Dr. Nola Hylton’s path to becoming one of the pre-eminent scientists in the field of biomedical imaging stretches back to childhood when she carried a deep curiosity about the world and “why things are as they are.” In this Q&A, Dr. Hylton talks about choosing a career that would have an impact on others, her enduring excitement for her work, and mentoring women of color in science.
Katherine Van Loon, MD, and Jordyn Silverstein, MD, from UC San Francisco discuss the unique challenges pregnancy associated cancers (PAC) pose for women and their care teams, who must balance both safety of the mother and that of the fetus or embryo.
Eleven investigators and teams were awarded grants in support of cancer research projects in the spring 2022 cycle of the UCSF Resource Allocation Program (RAP). Read more about the recent awardees and their cancer research projects.
While children receiving chemotherapy routinely undergo hearing tests, adults don’t, and a new study by UC San Francisco reports for the first time that significant hearing issues often occur among adult survivors of the most common forms of cancer.
Using new technologies to study thousands of genes simultaneously within immune cells, researchers at Gladstone Institutes, UC San Francisco (UCSF), and Stanford School of Medicine have created the most detailed map yet of how complex networks of genes function together.
Krishna Komanduri, MD, an international leader in hematology-oncology, transplantation and cellular immunotherapy, is the new chief of UCSF’s Division of Hematology and Oncology. In this interview, Komanduri discusses expanding access to precision medicine, his goals for translational research and why he’s landed his dream job.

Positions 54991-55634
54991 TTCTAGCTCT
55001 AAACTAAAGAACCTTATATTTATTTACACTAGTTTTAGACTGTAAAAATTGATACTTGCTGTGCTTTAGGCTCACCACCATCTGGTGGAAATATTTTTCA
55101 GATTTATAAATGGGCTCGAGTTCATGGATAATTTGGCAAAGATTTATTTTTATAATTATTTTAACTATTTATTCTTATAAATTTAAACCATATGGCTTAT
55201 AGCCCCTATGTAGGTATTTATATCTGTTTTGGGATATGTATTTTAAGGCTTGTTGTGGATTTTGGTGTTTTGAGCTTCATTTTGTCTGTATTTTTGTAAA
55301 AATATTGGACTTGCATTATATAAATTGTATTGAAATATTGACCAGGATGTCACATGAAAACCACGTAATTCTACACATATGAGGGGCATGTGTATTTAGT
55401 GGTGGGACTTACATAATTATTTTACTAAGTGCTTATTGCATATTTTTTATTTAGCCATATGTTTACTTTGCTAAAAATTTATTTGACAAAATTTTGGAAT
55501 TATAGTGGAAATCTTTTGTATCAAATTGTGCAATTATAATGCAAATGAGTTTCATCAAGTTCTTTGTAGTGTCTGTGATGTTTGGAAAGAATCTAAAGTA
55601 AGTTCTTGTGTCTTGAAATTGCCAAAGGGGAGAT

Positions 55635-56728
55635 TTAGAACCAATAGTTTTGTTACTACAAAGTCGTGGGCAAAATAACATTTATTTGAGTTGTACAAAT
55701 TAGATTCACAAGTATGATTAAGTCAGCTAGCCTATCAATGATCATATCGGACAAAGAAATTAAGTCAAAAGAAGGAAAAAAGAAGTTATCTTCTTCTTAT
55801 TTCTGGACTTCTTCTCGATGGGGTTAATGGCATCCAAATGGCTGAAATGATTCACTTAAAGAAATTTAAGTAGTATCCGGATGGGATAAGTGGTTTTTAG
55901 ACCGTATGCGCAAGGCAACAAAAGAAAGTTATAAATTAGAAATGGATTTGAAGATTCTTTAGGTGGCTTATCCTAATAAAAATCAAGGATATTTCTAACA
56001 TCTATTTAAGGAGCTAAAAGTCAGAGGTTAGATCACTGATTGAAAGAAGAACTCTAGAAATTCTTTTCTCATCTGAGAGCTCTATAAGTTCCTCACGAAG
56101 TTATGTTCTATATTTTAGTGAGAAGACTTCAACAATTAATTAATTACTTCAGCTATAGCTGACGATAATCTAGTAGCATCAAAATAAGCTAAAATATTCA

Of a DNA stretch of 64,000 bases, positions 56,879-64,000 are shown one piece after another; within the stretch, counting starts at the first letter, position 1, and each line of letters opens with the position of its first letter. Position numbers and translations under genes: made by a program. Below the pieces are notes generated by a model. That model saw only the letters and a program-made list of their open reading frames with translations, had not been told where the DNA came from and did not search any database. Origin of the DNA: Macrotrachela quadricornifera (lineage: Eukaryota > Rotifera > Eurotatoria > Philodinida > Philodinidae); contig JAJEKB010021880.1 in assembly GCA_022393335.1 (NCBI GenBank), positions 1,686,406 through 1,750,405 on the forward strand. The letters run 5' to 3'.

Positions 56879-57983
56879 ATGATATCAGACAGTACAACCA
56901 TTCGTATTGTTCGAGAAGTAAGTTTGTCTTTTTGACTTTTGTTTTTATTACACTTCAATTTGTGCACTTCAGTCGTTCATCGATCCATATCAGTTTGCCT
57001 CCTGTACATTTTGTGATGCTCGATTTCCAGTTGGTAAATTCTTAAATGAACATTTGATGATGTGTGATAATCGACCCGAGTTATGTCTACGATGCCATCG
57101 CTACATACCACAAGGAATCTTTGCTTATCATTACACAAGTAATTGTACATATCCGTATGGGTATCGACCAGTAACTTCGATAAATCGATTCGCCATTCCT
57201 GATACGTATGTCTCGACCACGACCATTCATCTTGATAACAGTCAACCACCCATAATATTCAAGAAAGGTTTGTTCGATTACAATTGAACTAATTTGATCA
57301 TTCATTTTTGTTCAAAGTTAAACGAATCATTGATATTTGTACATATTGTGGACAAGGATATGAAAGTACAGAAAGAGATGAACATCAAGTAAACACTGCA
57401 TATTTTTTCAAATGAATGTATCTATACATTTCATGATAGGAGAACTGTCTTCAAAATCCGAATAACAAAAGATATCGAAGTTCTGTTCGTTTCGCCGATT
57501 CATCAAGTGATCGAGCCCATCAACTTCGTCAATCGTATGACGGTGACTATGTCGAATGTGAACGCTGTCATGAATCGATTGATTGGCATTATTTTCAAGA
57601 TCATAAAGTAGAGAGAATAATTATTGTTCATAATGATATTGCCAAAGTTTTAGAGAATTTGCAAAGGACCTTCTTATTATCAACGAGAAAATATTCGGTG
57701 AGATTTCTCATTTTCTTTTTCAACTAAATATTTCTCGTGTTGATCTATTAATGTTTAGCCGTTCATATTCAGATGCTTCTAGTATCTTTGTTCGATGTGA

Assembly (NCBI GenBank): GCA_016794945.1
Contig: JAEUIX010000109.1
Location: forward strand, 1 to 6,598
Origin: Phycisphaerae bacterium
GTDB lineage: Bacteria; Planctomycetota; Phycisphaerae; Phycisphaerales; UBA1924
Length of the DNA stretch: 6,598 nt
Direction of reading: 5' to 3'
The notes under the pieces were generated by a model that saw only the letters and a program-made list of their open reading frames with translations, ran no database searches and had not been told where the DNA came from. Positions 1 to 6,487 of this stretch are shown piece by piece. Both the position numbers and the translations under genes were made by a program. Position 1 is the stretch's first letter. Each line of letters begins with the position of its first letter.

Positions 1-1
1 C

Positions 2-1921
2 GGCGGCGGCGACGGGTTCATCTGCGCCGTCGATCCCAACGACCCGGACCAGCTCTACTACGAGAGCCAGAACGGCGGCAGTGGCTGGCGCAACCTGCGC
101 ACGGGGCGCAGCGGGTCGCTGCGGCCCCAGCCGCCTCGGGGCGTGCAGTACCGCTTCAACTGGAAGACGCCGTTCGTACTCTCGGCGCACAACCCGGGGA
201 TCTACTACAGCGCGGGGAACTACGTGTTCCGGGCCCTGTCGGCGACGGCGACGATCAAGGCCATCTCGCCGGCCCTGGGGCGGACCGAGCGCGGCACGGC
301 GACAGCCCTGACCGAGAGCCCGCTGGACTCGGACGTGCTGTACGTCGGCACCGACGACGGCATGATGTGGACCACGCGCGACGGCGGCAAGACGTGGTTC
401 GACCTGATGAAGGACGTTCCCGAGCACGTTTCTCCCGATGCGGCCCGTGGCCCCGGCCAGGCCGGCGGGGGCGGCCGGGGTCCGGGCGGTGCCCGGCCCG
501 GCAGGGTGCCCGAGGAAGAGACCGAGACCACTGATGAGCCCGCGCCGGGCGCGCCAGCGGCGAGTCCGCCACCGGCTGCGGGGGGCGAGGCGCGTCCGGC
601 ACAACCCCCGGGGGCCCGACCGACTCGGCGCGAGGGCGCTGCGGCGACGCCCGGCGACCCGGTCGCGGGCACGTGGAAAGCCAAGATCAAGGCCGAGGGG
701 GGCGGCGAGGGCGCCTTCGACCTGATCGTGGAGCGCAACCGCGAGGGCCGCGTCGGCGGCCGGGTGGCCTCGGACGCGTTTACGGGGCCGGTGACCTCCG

Dr. Jenna Lester founded the Skin of Color Program at UC San Francisco, which includes a training clinic that specializes in treating dark skin. There are just a handful of such clinics across the country, and Lester’s is the only one in Northern California.
Cancer Research Institute Names Newest Class of Lloyd J. Old STARs, Today's Visionaries in Cancer Immunotherapy Research
UCSF's Kole Roybal, PhD and Matt Spitzer, PhD were named among six U.S. scientists to be awarded $1.25 million each over 5 years to conduct high-risk, high-reward cancer immunology research with the potential to transform cancer treatment.
A world-class team of researchers, co-led by UCSF’s Allan Balmain, and including Kim Rhoads and Luke Gilbert, has been selected to receive a $25M Cancer Grand Challenges award to investigate the very early stages of cancer development.
In a groundbreaking finding, a new study led by UC San Francisco found that routine screening for and removal of precancerous anal lesions can significantly reduce the risk of anal cancer, similar to the way cervical cancer is prevented in women.
Announcing the Cancer Center See Us Portrait Project, a series of portraits and quotes by Black, Indigenous, People of Color (BIPOC) faculty and staff who are dedicated leaders in diversity, equity, and inclusion, and exhibit UCSF's PRIDE values.